In my household, the summer months are always spent maintaining a precarious balance between keeping the house cool and keeping the cooling bill low. I’m willing to consider just about any option to make it work, too. But recently I spent some time in a home with ceiling fans in almost every room – a feature I’ve never had anywhere I’ve lived personally. They seem to me like an excellent solution, but they aren’t without their drawbacks. If you’re looking to stay a little cooler this summer, here are a few of the pros and cons of adding a ceiling fan to one or more rooms in your home.
Pro: Ceiling Fans Can Lower The Ambient Temperature By 4-5 Degrees
The biggest advantage of ceiling fans is that they lower the temperature of the room they’re in by about four or five degrees, regardless of any other circumstances. That means a room with no AC gets cooler, a room with an open window gets cooler, a large room gets cooler, a small room gets cooler, and a room with the AC on gets cooler – all for the same energy cost, which amounts to only a few cents a day.
Pro: Ceiling Fans Can Keep You Warm As Well As Cool
Ceiling fans work by pushing air downwards, creating a breeze that helps cool your skin through evaporation. But in the winter time, the blades on a ceiling fan can be reversed, or the direction of the rotation changed, so that the fan pulls air upwards instead. Because warm air rises, the fan pulls cool air upward, forcing the warm air down and distributing heat more evenly throughout the room, making it feel warmer.
Pro: Ceiling Fans Can Lower Your Heating And Cooling Bills
The combination of ceiling fans making a room feel cooler and distributing heat better mean that thermostats can be kept at a higher temperature in the summer and a lower one in the winter. Plus, because well circulated air maintains a more constant temperature, it means your thermostat won’t have to cycle on and off as frequently, and your furnace and AC won’t have to work as hard.
Pro: Ceiling Fans Can Be Used Outdoors
Finally, one of the greatest advantages of ceiling fans is that they can cool indoors as well as out. In fact, they’re one of the only ways to help lower the temperature in an outdoor or semi-outdoor space, like a porch, patio, deck, sunroom, or outdoor kitchen. In the same way they work indoors, outdoor ceiling fans circulate air to cool the skin, and come with the added bonus that the moving air can help drive away insects.
Pro: Ceiling Fans Act As A Source Of Ambient Light
Most ceiling fans come either with a built in light, or a light kit that can be used to install a light to the center of the fan. Because they’re usually placed in the center of the room where you’d install a flush-mount light anyway, this means they can double for use as a rooms built-in ambient lighting. An added bonus of this is that a ceiling fan can actually add to the value of your home, because it offers added functionality in the same footprint as a basic lighting fixture.
Con: Ceiling Fans Don’t Produce Much Light
Unfortunately, while most ceiling fans are part lighting fixture, the light that comes with them (or that can be installed into them) isn’t always terribly bright, usually slightly less so than a standard flush mount fixture. So while they can be used to provide basic ambient light, they may not provide sufficient task lighting, and will likely need to be supplemented by additional fixtures.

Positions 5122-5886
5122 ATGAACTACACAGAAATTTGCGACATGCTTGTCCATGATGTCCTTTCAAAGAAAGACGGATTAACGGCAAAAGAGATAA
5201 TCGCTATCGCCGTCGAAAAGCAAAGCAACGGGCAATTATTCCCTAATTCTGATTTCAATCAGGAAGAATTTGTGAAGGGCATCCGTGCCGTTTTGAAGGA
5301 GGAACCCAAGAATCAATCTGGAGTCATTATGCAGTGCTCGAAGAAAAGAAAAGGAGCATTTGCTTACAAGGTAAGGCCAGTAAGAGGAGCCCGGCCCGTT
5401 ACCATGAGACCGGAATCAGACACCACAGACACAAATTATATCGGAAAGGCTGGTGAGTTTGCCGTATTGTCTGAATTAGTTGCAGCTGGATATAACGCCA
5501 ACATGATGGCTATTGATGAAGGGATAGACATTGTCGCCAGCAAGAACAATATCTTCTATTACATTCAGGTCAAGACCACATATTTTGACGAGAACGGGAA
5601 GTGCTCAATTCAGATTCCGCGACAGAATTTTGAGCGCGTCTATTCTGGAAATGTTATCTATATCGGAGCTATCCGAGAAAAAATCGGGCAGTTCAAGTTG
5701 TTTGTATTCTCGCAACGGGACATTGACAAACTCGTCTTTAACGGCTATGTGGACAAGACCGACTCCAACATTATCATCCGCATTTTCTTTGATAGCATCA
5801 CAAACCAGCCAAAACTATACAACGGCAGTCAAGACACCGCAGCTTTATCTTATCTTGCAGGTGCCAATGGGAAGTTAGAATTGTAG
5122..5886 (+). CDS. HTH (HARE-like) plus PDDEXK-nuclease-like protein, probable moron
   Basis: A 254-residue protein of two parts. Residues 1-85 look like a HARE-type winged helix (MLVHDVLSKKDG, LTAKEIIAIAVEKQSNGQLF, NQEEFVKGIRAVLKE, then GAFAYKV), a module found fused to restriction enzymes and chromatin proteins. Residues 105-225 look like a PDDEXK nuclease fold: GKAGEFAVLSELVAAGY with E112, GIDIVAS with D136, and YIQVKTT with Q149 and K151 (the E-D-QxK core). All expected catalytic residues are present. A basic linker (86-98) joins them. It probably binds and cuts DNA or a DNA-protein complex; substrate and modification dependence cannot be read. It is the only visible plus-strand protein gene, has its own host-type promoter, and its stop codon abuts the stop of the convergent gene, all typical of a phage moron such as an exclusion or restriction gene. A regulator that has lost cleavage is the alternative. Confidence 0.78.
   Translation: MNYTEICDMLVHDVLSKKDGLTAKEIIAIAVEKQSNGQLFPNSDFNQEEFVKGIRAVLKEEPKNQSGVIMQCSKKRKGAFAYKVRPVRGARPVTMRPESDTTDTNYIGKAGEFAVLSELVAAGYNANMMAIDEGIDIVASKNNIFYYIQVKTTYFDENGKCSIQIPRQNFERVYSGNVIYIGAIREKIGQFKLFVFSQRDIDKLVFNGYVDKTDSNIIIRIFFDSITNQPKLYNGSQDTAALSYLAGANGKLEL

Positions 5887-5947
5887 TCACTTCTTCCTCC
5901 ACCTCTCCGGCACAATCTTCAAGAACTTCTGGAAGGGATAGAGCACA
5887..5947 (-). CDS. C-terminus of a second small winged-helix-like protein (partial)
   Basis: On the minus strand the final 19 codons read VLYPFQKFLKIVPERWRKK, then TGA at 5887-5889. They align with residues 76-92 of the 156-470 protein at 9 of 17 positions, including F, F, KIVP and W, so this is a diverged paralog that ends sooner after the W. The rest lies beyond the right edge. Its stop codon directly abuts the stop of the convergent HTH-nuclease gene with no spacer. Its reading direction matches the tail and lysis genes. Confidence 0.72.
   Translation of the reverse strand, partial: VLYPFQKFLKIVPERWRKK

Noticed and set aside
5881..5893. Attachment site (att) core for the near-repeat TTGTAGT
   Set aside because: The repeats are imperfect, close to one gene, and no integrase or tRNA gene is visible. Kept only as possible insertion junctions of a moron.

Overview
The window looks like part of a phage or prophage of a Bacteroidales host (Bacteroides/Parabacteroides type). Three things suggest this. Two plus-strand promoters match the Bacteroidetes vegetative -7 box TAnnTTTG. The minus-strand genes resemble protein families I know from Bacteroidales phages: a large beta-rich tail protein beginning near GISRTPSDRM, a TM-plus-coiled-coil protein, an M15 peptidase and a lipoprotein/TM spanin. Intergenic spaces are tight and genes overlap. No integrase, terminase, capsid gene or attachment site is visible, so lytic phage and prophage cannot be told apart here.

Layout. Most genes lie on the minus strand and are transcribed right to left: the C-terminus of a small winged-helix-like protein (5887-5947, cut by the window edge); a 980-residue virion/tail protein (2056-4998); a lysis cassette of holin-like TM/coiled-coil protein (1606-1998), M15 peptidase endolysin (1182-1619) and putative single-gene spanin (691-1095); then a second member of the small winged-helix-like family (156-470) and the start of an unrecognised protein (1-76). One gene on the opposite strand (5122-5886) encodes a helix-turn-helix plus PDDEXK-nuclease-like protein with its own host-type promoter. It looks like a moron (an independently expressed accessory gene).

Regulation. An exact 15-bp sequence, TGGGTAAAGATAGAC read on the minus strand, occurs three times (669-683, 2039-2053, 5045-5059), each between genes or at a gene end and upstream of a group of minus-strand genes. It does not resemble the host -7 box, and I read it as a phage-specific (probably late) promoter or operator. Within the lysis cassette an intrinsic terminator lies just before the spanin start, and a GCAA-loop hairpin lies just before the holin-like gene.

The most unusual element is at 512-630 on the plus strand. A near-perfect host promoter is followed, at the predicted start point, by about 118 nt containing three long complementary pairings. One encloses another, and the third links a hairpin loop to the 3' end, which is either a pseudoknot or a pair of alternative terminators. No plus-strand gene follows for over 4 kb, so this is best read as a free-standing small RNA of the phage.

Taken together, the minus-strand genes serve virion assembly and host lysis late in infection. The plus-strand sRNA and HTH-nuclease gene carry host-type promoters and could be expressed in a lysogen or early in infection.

Con: Ceiling Fans Can Be Noisy
A small, perfectly balanced, clean, modern ceiling fan in pristine condition should be whisper quiet. But the reality is that with almost any ceiling fan, over time the weight shifts, the blades move slightly, and screws can loosen, meaning that without skilled care, they’re probably going to go from a quiet whirr to a slightly more pronounced motor sound that could keep light sleepers awake or be slightly distracting in a quiet room.
Con: Ceiling Fans Are Difficult To Clean
Anything that’s well out of reach is a pain to keep clean, but ceiling fan blades are especially so, often requiring a special tool (or a special level of finesse) to keep the tops and bottoms of the blades clean. Special wands on long poles (including some vacuum attachments) can make the job easier, but ones on a very high ceiling may even require a ladder, and more frequent care than a basic lighting fixture. Plus, while ceiling fans are among the most efficient options for cooling rooms with cathedral ceilings, when they’re that high up cleaning (and bulb replacement!) can be a real hassle.
Con: Ceiling Fans Aren’t Always The Best Looking Lighting Fixture
The simple fact is, if you install a ceiling fan for functionality, you can’t install another lighting fixture for decoration. Ceiling fans can be made to be decorative – with blades made with different materials or patterns, and bodies and glass light shades to match various types of decor – but likely won’t be as attractive or stylish as a more conventional chandelier.
Con: Ceiling Fans Can Be Dangerous (For Tall People In Low-Ceilinged Rooms)
Finally, it’s very important to take the height of your ceilings and the heights of your family members (and maybe frequently visiting friends) into consideration. In a low-ceilinged room, anyone over six foot or so might be in danger of hitting their heads. With the fan off, that’s not so bad, but with the blades going at full speed, it could hit hard enough to draw blood. With high ceilings (or short people) this isn’t a problem, but since the motor, blades, and lighting fixture combined can make a ceiling fan taller (and consequently lower hanging) than you might expect, it’s definitely something to take into consideration.
So what’s your final verdict: are ceiling fans a great way to save money and keep cool, or just an irritating eyesore that isn’t worth the trouble?